How To Invoice Your Clients And Actually Get Paid
Invoicing is a business task that fills many business owners with dread. Somehow, asking for money for the work you’ve provided seems so hard to do. Of course, there’s the time aspect involved with the paperwork itself but even once the admin has been done, chasing delayed payment and getting what you’re owed can feel overwhelming.
But this blog was actually inspired from an experience on the client-side of things, and it might help to put into context why invoicing (and in the right way) is so important.
My client was receiving coaching services from a provider in the USA. Rather than the coach sending an invoice each month that my client could pay and file away for her own records, she was requesting that my client send a manual payment via PayPal instead. This meant extra work for my client, no paper trail for HMRC to see why she was sending this money each month and she was putting herself at risk from PayPal’s refund/chargeback policy – basically if she wanted a refund, she wouldn’t have been able to get one as there was no invoice attached to the payment.
While this might have been seen as a simple way of doing things for the coach who perhaps struggled with admin/technology, it actually helped neither of them and could have created a lot of problems further down the line had it continued.
So, here’s how to invoice your clients the right way.
Decide how you want to get paid
What is the best solution for you? Bank transfer/standing order is preferred by most business owners especially for recurring work but might pose a problem with international clients, many in the USA still use cheques for payments as their banking systems are somewhat different to our own. In that case, PayPal or Stripe might be a good alternative to use.
A lot of business owners try to avoid using PayPal or Stripe because of the service fees, or they’ll add the cost on to their clients. Yes, it’s frustrating to have a cut taken from your earnings but it’s a genuine cost of business, i.e., a tax-deductible expense. You’ll get it back in the form of a reduced tax bill at the end of the year.
Get your contract right
Getting paid correctly is all about getting the details right and the first step is your contract terms and conditions. You need to have in here when you will send your invoices, what your payment terms are (immediate, 7 days, 14, 28, etc), VAT, how you will accept payment and what will happen with late payment (reminders, added interest, debt collection procedures, etc).
It sounds scary but getting this into your contract means you both know where you stand, there are no hidden surprises for your clients when it comes to payment time, and you can take legal action if necessary as you have the paperwork to back up your claim.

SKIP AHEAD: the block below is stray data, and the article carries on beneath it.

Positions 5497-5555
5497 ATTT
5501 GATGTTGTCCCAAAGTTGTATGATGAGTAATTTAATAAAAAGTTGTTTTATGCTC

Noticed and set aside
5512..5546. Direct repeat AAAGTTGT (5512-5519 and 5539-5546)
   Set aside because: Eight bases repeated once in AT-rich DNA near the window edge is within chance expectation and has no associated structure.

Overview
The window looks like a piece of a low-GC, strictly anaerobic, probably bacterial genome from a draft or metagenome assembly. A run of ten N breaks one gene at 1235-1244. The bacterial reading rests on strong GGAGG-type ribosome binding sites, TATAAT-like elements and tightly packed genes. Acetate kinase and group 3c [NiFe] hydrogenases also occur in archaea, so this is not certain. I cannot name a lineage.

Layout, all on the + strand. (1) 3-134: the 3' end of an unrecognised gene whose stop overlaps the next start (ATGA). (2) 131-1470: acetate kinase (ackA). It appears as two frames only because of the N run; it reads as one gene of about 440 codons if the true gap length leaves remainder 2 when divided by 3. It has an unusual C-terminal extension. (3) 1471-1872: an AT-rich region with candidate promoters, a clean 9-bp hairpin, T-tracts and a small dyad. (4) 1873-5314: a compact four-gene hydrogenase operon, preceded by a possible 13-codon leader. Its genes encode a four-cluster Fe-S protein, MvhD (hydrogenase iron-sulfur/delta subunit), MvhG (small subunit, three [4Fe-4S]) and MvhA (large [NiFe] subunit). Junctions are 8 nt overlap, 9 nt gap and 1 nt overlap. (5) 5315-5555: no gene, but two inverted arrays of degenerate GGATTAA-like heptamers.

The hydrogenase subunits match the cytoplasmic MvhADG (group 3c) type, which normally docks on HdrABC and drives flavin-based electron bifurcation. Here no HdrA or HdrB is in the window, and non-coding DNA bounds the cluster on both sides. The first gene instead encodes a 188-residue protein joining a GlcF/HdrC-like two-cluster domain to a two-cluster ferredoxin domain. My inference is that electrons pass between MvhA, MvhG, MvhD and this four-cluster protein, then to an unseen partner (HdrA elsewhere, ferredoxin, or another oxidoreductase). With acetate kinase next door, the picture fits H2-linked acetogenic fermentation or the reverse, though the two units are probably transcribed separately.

Use an accounting package
Yes, you can use a spreadsheet and create your invoices in a word document but eventually, as your business gets busy, you’ll be creating too much additional work for yourself. The beauty of using an accounting package like QuickBooks, Xero, etc is that it takes just a few minutes to enter the numbers that’ll generate an invoice for you (and send it for you in most cases), it may even be able to take payment via Stripe/PayPal integration, it’ll send automatic reminders when needed but it also creates that easy to read paper trail HMRC are looking for.
It’s so much easier to generate your self-assessment at the end of the year when you’ve been using an accounting package all along, and it helps you to keep an eye on your cash flow too.
Make sure the invoices are accurate
An invoice should have your address, client’s address and details, an invoice number, invoice date, the date payment is due, VAT/tax where appropriate, information on how to be paid i.e., your bank account details, payment link for PayPal/Stripe.
Also, make sure the total you’re asking for is accurate and the same as what was agreed on in your contract/scope of work. If there has been a split due to a longer project or you’re breaking the payment down into instalments, make sure that’s clearly defined. If you need to claim back the cost of expenses for the project, label them accordingly and individually where possible, and make sure you send the receipts/invoices to your client too.
All of this can be achieved quite easily in PayPal itself if you prefer, and you can even create subscriptions/recurring invoices with quick and easy payment buttons for your client to click on and pay you straight away too.
This is where a lot of business owners fall down, they forget to invoice their clients or keep putting the admin off. When you’re not invoicing, you’re not getting paid, and the cash flow issues arising from that is a common cause for small businesses failing.
Set aside a dedicated time of the week – every week – to take care of your invoicing. It’ll probably only take an hour or two of your time, but it’s time worth spending to ensure you have a steady supply of money coming into your business for the work that you’re doing.
If that idea fills you with dread, please outsource your invoicing to a bookkeeper or virtual assistant. It’ll quickly pay for itself when you’re getting that money into your business that would otherwise take weeks or even months for you to get around to dealing with.
Invoicing might seem scary or difficult to do but it’s an essential part of your business so worth taking the time to get right. We’re not all good with numbers or admin and that’s ok, that’s why virtual assistants and bookkeepers exist! So, if you make any intentions for your business this New Year, try and make getting on top of your invoicing be your number one goal, your business really will thank you for it.